Sunday, Feb. 8: Record high of 68F ties record set in 1900
Friday, Feb. 20: Record low of 5F bests record of 8F from 1896
Sunday, Feb 15: Record low of 6F bests record of 7F from 1965
Monday, Feb 16: Record low of 6F bests record of 11F from 1963 and 1987
Monday, Feb 16: Record low maximum of 16F beats 22F from 2003
Thursday, Feb 19: Record low maximum of 18F beats 26F from 1972
Saturday, Feb 21: Record snowfall of 8.9″ outdoing 1993’s 2.7″
Tuesday, Feb 24: Record low of -4F bests record of 14F from 1967
Wednesday, Feb 25: Record low of 6F beats prior record of 9F from 1967
Sunday, Feb. 15: Record low of 6F ties prior record set in 1943 and 1899
Monday, Feb 16: Record low of 5F tied with 1905
Monday, Feb 16: Record low maximum of 18F ties 18F from 1904
Thursday, Feb. 19: Record low maximum of 18F beats 19F from 1903
Friday, Feb. 20: Record low of 1F breaks old record of 4F from 1979
Friday, Feb. 20: Record low maximum of of 18F ties 1896
Saturday, Feb. 21: Record low of 2F beats 1885’s 8F
CWG’s Ian Livingston notes another neat fact: This was the second coldest final half of February in D.C. records dating back to the 1870s. The average temperature of 25 degrees ending February 28 fell 0.1 degree behind the same period in 1934 (24.9 degrees). 1885 is now number three with a 25.6 degree average temperature for the end of February.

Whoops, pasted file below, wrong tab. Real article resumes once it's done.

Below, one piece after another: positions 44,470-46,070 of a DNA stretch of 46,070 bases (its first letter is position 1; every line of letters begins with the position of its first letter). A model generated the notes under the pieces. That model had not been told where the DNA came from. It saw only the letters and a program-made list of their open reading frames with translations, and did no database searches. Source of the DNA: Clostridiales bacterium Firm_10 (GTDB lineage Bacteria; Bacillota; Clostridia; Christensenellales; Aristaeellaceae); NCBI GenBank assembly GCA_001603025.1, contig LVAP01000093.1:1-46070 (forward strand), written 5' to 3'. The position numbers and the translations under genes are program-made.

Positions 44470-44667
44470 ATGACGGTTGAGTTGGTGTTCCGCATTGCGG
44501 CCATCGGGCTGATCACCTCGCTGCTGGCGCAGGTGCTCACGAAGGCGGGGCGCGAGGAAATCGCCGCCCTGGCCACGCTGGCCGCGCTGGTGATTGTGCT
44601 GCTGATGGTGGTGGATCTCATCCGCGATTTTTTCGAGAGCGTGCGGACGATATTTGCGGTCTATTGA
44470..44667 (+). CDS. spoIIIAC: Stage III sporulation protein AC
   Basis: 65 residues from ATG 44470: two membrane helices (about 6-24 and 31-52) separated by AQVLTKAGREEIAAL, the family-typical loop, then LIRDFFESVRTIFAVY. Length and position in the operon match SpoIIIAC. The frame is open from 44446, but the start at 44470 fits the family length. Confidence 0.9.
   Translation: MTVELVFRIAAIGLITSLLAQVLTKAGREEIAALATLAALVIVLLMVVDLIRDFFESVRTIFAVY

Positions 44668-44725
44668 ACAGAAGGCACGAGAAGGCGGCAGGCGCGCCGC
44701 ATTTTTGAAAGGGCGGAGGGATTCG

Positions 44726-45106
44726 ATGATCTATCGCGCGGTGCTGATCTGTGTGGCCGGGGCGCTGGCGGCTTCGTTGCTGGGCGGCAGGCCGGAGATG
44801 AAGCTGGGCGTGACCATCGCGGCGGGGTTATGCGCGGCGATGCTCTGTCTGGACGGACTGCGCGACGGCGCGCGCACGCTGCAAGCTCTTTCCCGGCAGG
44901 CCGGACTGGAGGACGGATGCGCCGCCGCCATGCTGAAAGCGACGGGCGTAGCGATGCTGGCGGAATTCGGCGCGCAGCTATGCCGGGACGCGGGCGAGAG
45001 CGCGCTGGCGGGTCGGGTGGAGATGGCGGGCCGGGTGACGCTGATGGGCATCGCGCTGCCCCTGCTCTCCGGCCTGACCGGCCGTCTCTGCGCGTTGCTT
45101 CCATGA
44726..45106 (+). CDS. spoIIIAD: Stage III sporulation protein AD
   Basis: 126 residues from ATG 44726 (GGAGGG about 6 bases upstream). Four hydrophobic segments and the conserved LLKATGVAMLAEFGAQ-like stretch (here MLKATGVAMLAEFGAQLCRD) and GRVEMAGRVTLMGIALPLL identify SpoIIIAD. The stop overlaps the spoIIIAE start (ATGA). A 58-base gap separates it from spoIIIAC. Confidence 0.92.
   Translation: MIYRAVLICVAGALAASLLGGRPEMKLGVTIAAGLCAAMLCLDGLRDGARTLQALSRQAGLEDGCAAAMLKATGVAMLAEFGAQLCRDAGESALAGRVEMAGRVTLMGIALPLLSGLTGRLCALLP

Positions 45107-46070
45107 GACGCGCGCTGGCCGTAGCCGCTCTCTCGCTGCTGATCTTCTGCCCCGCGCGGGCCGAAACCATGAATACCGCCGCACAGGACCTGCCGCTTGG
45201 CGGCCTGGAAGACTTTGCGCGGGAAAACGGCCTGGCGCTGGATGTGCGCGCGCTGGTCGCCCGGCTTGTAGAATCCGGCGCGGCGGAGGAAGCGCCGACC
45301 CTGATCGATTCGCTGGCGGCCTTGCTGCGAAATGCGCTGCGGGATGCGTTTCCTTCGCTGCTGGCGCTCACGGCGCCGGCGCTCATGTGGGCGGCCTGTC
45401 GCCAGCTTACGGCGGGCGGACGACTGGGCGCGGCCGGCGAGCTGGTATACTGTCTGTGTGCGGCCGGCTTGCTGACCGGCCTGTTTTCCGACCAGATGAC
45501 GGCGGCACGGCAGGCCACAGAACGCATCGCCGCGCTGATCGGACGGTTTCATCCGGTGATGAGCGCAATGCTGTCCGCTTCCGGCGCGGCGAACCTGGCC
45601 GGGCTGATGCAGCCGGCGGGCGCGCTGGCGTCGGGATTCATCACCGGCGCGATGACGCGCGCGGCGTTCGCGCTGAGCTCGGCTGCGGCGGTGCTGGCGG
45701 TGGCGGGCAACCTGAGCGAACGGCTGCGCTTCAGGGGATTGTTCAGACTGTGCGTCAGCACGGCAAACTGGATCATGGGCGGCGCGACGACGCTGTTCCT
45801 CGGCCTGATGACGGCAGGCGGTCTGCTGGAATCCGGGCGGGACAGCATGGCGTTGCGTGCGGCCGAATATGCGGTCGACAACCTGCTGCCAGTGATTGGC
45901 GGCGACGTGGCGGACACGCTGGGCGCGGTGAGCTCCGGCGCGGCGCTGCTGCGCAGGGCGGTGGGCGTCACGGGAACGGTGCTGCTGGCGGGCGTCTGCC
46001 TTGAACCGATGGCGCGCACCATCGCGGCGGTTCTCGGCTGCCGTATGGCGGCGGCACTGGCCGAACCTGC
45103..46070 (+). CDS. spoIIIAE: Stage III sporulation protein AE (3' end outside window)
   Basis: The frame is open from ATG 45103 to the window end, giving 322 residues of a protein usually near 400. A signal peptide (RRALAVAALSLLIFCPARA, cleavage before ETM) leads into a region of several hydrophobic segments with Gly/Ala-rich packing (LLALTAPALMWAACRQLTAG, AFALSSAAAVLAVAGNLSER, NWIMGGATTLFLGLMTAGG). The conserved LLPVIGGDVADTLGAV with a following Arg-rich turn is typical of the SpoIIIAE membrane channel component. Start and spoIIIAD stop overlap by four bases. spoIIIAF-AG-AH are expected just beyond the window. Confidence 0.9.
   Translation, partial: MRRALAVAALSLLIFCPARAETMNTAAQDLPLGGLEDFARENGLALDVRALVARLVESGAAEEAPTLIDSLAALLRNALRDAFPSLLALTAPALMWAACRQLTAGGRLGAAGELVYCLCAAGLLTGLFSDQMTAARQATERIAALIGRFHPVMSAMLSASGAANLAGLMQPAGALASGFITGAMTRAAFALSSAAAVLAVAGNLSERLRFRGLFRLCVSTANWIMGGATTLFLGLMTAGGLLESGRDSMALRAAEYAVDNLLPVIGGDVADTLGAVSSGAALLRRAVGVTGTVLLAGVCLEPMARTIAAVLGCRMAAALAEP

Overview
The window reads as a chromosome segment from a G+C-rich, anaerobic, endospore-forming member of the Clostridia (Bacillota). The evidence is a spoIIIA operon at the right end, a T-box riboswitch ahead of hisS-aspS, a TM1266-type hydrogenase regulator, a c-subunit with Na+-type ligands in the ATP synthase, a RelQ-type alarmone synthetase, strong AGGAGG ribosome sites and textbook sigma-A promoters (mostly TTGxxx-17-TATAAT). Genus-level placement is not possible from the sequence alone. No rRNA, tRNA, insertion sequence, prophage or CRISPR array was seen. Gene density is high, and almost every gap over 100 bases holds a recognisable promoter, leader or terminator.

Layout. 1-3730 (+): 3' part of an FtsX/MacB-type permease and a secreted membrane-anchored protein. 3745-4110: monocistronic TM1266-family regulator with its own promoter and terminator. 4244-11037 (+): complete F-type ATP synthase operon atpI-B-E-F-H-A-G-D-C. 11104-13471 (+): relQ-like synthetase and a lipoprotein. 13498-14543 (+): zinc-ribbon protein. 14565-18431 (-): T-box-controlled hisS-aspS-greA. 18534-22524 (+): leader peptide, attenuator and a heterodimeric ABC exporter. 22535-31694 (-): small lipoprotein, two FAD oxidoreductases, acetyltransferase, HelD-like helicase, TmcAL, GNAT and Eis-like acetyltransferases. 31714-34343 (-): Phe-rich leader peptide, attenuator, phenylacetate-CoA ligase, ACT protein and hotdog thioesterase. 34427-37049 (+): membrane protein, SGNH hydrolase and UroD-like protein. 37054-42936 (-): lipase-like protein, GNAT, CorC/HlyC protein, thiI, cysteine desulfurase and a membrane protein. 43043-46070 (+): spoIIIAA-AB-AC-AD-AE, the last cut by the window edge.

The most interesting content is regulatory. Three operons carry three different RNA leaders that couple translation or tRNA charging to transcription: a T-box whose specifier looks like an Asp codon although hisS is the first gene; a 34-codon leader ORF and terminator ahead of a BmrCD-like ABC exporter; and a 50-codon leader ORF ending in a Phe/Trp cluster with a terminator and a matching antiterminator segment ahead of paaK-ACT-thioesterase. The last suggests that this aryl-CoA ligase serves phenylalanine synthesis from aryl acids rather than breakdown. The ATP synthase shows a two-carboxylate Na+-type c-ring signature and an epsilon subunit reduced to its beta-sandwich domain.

At Dulles, the average temperature during the final two weeks of February was just 19.5 degrees – easily the coldest on record.
The weather pattern
Like at times in January and frequently last winter, a large area of high pressure ridging over Alaska was most responsible for transporting big cold into the Eastern U.S. On the whole, it was a warm west and cold east pattern with the temperature departure from normal (courtesy of Commodity Weather Group) shown below. Many cities in the Northeast and especially New England are reporting their coldest February periods on record with a number of reporting stations staying below freezing for the entire month.
The upper level weather pattern portrayed in the map below shows the warm Alaska ridge feature. That warm pattern extended from northern Mexico to Alaska to Eastern Asia. The massive ridge offered a wall of resistance preventing warmer Pacific air (and moisture many times) from intruding in a strong north-to-south cold air transport mechanism. Low pressure troughing around the Hudson Bay resided in a classic location to transport cold air from Canada into the Eastern U.S.
For the second year in a row, though, we see a colder-than-normal pattern over Greenland, which is not traditional for cold patterns in the Eastern U.S. High pressure “blocking” (which redirects cold air southward) instead focused again on Alaska. This pattern is fairly rare and while have seen it in other years (Feb. 2003 is an example), we have not seen it as persistent as we have this year and last.
Meteorological winter 2014-15
This winter was 2.7F colder than normal at National, making it the fifth coldest of the 2000s. You can see the overall national winter anomaly map (cold East and warm West) from Commodity Weather Group and the DC temperature rankings here:
There is really no clear upward or downward signal for Washington D.C. winters here in the 2000s (the blue dashed line is the 30-year normal):
For further information
The National Weather Service publishes nice monthly assessments about five days into the start of the next month. You can click on your closest airport location here:
(Capital Weather Gang’s Ian Livingston contributed to this post)